Finally, a couple years ago they came back home to America for good. They had been living in a high-rise apartment complex in the middle of Seoul and were delighted to have a patch of suburban lawn that they could transform into a garden. By then my mother, who had been the visionary behind their last beautiful American garden, was too sick to do the work required to translate her vision into reality. But my dad, who was always a farm boy at heart, could hardly wait to roll up his sleeves and till the soil. He had barely recovered from jet lag when he sent a check for over $500 to a mail order nursery for dozens of plants. That’s a lot of money for retirees on a fixed income. It’s a lot of money, period. He eagerly, then anxiously waited and waited and waited for his plants to arrive. Finally, he asked me to contact the company.

I called, emailed, called, hectored, emailed, pestered, called, over and over and over again to try to get the nursery to either send the plants or refund the money to my father. Finally, I contacted the Better Business Bureau and filed a complaint with the Office of the Attorney General for the State of Tennessee. That was two years ago, and I didn’t hear a word until this week when I got a call from the Consumer Affairs Office of Tennessee’s Better Business Bureau.

To be honest, I had thought it was a lost cause. Whenever I would mention it to my parents, they would tell me the money was long gone and to forget about it. It rankled, but I eventually did manage to forget about it until this week’s phone call. It turns out that the nursery is still in business, but is being closely monitored by the state. Every month a portion of the money they make is appropriated by the state of Tennessee to pay back all past claims against the company. They’d been wading through over 300 claims filed from as far back as 2003. They’d gotten to around half of all the claims, and had finally reached the one I had filed on my dad’s behalf.

I felt positively gleeful and giddy with excitement as I called my parents to tell them the news that the state of Tennessee would be issuing them a refund check. I guess I was expecting to get some credit for having gotten their money back. I was looking forward to basking in the glow of their appreciation for my labors. But when I told my mother the news, she said in a triumphant, I told you so kind of voice, “THAT’S America!”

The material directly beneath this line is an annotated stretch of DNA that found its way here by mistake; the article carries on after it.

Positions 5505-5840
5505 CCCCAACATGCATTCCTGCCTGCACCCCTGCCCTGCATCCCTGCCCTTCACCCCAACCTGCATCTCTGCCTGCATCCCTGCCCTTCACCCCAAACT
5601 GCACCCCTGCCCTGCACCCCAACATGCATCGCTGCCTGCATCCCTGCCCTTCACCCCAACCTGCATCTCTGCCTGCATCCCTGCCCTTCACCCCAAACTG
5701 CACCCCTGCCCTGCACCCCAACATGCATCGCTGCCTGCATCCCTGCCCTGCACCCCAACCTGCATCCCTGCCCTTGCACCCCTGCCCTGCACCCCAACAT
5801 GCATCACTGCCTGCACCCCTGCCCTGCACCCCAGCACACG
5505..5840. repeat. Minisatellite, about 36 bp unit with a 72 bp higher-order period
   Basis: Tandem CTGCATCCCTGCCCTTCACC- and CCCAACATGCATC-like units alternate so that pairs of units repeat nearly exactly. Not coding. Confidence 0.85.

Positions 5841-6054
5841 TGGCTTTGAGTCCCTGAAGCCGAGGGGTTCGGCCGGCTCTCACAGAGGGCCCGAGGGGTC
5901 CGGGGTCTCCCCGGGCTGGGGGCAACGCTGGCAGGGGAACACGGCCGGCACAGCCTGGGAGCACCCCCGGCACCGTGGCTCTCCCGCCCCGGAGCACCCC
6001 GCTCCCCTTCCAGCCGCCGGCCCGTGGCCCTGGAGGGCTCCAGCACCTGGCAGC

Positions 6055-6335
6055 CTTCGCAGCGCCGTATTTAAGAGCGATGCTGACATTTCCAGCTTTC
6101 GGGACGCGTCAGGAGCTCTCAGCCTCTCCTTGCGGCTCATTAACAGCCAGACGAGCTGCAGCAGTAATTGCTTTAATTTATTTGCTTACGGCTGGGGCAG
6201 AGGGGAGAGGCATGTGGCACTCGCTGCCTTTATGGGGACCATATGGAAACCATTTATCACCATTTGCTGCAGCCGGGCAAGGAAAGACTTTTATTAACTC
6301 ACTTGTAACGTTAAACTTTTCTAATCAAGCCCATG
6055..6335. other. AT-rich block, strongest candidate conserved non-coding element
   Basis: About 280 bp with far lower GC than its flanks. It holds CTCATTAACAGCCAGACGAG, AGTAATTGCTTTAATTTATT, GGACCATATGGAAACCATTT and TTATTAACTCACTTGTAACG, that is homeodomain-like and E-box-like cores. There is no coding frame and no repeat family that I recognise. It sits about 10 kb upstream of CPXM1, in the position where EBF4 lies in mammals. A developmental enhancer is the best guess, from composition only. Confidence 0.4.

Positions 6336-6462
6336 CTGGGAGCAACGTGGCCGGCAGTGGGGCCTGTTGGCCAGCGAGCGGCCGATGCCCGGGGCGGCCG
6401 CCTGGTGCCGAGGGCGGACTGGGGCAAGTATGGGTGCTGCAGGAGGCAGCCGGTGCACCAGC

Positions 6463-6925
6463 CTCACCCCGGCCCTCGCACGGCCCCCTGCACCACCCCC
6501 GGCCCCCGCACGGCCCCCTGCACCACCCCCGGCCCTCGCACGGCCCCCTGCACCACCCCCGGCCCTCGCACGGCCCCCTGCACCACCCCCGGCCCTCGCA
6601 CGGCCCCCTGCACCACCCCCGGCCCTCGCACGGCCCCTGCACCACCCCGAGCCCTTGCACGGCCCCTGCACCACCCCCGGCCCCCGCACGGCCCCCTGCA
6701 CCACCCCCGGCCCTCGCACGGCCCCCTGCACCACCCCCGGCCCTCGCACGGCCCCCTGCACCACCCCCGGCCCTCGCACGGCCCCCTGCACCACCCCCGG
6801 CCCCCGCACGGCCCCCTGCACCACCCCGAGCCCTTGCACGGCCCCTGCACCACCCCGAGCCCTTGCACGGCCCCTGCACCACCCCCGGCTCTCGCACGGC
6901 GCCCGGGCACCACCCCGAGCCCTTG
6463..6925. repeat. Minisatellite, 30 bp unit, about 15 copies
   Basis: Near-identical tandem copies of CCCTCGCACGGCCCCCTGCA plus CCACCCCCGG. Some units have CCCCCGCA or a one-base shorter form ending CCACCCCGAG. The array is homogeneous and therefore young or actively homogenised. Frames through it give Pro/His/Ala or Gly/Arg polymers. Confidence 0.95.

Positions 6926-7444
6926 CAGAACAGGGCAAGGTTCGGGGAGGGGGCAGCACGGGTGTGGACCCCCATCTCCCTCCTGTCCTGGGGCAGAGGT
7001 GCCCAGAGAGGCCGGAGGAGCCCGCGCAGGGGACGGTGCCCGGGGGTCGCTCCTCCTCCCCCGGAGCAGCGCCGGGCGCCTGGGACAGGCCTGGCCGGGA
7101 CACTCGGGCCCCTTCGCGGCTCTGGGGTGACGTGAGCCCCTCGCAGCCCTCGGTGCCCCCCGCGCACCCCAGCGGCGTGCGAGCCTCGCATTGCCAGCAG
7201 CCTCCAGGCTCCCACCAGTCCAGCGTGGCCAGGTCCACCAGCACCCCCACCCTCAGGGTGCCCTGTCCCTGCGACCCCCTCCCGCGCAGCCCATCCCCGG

Not “THAT’S America!” where a shady business can steal people’s money for years and years and still be allowed to operate. Not “THAT’S America,” where it takes two years to get your hard-earned money returned to you. But: “THAT’S America,” where nothing is impossible and where there are people hard at work making sure wrongs are eventually righted, and where there is a process to ensure that they are. That’s my parents’ America, and I’m glad to be living in it too.

This morning…

On my way home from work yesterday I heard on the radio that there would be a once-in-a-lifetime chance to witness a spectacular meteor shower with the potential for hundreds of shooting stars per hour. The peak time to view the spectacle would be between 2 and 4 am.

I’ve always wanted to see a shooting star, so I decided I’d wake up at 3 am to try and see my very first one. I told the kids about “Camelopardalids,” and asked if they wanted to wake up early with me to watch for the meteor shower. It’s always a struggle getting them up for school at 6:30, so I was doubtful that they would want to be woken up at 3 on a Saturday. When they all three said they would wake up with me, I warned them that if they fussed or complained, I wouldn’t keep trying to get them out of bed. To my great surprise, when the alarm went off at 3, all three kids leapt out of bed, ready to go.

Still in our pjs, we drove to the lake in our neighborhood and watched until 4 am. We shivered in the dark, craning our necks to look up at the night sky. We didn’t see hundreds of showers, maybe just three or four…five at the most. Today’s articles are widely reporting that the highly-touted meteor shower was a dud. At 4 o’clock, we drove back home and we all went back to bed.

When I woke up again at a more decent hour, it seemed like it might have all been a dream. But when I met the kids at the breakfast table, they grinned as they remembered seeing the shooting stars.

“It was so awesome!” they said.